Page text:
New Zealand is planning a law to force Google and Meta to pay news publishers for content

New Zealand intends to require big tech companies like Google and Meta to pay local media companies for the content they use and share on their platforms.

Willie Jackson, New Zealand’s television minister, announced on Sunday that legislation is being drafted which will be based on similar legislation in Australia, as well as pending legislation in Canada and action in the Kingdom, the UK and the EU.

“It is not fair that large digital platforms such as Google and Meta can host and share local news for free. It costs money to produce the news, and it’s only justice they pay,” Jackson said in a statement.

Jackson noted that New Zealand media, particularly small and medium-sized newspapers, are struggling to survive as traditional advertising moves online. “So it’s critical that those who enjoy their news content actually pay for it,” he said.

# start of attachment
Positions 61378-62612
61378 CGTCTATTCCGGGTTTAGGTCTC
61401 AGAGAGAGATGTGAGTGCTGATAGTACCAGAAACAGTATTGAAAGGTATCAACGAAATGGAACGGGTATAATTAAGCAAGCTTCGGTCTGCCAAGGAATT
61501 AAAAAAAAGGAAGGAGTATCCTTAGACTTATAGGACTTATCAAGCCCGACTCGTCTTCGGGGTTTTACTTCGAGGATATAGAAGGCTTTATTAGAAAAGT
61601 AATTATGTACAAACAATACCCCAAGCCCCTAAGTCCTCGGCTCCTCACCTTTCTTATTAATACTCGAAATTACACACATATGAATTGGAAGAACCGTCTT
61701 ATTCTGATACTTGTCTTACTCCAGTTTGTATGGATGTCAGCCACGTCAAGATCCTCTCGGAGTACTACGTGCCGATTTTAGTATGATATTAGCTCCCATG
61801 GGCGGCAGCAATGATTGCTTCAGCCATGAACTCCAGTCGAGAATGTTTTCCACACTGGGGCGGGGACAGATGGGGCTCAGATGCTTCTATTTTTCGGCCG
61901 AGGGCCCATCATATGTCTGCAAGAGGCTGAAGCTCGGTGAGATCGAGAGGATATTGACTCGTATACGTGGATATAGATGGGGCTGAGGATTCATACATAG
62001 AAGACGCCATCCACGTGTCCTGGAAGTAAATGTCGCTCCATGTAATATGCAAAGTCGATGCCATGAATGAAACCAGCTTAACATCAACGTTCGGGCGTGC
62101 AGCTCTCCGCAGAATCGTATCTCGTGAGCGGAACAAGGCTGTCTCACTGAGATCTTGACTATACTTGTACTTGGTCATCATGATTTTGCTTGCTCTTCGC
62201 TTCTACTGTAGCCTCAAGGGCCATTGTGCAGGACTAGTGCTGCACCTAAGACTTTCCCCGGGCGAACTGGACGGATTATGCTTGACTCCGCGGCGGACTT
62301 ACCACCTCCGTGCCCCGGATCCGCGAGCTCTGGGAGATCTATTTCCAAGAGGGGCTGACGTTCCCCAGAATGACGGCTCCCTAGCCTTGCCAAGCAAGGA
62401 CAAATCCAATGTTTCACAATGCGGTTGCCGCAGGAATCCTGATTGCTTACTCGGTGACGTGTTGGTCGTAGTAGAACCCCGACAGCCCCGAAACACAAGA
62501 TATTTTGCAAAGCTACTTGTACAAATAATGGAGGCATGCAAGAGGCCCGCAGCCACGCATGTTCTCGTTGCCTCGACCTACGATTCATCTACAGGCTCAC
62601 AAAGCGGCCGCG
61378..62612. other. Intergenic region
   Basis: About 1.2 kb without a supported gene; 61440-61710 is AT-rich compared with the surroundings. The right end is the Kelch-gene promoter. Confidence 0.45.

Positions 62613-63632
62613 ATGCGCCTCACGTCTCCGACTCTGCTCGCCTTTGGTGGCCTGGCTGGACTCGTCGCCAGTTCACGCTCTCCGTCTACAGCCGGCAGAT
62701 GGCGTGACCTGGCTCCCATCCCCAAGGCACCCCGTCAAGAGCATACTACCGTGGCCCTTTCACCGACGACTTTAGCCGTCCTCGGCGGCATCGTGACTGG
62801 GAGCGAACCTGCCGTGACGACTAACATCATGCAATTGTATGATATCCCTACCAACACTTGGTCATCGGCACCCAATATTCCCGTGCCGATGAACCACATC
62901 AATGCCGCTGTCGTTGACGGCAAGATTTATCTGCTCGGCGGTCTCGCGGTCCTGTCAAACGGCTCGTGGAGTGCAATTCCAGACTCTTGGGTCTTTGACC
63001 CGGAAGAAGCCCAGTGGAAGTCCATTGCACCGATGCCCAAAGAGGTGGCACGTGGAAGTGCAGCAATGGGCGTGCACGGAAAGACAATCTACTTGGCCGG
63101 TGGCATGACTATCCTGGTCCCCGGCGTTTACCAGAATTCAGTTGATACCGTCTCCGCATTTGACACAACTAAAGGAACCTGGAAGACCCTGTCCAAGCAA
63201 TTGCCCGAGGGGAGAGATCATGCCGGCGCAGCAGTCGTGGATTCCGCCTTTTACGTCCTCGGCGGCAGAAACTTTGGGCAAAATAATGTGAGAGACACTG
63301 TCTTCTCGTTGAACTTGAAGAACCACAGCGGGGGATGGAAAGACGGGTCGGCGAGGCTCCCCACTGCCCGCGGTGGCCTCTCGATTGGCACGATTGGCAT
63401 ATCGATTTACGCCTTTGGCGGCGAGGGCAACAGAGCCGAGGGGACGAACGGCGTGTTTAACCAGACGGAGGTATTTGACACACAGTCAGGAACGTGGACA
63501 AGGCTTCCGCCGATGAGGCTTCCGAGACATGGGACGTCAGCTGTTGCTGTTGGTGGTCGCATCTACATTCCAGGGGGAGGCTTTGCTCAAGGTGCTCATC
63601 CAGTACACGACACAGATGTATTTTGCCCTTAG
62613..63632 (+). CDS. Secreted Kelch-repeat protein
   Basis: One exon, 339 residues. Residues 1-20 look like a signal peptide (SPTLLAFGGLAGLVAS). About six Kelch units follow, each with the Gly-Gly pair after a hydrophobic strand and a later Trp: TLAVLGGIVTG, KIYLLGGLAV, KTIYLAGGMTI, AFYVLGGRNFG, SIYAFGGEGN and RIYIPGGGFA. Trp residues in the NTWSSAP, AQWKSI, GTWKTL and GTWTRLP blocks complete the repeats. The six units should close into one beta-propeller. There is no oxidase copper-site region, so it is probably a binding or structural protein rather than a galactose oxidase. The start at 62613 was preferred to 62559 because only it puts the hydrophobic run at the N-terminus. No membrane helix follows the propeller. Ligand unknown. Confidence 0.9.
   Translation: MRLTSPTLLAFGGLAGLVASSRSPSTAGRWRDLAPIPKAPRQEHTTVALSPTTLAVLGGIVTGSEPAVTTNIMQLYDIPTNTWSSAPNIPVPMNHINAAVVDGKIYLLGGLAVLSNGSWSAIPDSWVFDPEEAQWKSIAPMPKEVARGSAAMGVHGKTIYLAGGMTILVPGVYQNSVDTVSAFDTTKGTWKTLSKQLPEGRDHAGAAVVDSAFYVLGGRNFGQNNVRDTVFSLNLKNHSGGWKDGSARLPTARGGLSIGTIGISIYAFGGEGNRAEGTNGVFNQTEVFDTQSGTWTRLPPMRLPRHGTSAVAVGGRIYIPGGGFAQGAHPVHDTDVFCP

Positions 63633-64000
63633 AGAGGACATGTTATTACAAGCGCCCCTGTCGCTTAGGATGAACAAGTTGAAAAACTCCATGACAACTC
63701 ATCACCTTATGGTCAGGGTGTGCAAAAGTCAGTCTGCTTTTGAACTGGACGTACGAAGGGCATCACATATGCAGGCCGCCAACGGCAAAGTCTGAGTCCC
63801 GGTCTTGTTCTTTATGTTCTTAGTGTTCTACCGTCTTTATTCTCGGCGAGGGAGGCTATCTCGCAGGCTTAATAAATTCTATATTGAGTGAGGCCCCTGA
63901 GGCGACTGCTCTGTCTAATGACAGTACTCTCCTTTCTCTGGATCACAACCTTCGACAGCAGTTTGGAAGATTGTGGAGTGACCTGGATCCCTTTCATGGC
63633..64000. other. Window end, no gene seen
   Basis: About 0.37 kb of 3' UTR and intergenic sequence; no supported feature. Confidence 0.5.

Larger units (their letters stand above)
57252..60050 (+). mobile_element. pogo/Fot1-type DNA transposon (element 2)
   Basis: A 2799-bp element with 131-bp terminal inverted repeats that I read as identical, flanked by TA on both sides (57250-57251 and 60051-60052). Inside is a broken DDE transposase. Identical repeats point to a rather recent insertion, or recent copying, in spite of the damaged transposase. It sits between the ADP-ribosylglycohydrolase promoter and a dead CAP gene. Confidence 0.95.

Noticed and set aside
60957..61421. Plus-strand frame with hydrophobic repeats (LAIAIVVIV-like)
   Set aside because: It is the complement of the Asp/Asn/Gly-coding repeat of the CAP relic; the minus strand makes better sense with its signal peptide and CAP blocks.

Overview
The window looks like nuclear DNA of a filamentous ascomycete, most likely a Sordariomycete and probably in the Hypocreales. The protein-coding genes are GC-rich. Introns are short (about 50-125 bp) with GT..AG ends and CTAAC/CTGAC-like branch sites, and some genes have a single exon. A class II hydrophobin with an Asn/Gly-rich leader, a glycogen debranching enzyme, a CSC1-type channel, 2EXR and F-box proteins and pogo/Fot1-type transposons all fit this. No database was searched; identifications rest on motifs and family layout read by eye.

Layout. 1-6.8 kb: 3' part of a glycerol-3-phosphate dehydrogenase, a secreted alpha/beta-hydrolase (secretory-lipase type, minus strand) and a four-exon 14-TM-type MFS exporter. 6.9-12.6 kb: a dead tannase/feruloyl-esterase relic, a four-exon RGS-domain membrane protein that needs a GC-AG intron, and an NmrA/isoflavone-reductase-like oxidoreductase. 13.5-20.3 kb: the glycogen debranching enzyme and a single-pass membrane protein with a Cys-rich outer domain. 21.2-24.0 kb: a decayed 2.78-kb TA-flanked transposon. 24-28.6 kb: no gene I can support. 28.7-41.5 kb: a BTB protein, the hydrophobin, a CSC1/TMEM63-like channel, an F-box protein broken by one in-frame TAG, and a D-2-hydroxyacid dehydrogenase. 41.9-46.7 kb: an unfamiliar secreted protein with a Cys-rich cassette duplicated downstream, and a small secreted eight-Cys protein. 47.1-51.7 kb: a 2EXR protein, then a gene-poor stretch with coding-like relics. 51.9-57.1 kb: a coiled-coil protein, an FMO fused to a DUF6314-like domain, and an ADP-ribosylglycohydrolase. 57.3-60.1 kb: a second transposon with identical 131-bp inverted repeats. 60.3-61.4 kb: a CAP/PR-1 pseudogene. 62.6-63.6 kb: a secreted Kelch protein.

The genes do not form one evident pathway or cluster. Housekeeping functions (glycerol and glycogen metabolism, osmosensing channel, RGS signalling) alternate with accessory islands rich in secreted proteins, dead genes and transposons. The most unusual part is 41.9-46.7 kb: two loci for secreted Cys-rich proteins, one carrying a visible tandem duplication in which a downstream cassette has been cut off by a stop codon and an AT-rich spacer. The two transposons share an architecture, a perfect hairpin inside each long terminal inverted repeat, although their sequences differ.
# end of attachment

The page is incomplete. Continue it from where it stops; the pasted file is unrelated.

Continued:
In the United States, for example, estimated earnings for newspaper publishers fell 52% between 2002 and 2020, according to census data.

Jackson said the New Zealand bill is designed as a “backstop” to encourage big tech companies to enter into voluntary compensation agreements with publishers themselves. However, if agreements cannot be reached, “the legislation lays down processes for negotiation and mandatory negotiation”.

Neither Alphabet’s GOOGL,
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GOOG,
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Google or Facebook owner Meta Platforms Inc. META,
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responded immediately when asked for comment Sunday.

In 2021, Google and Facebook separately agreed to pay local news publishers in Australia after that country passed a law in 2020 mandating compensation to create a “sustainable media landscape”.

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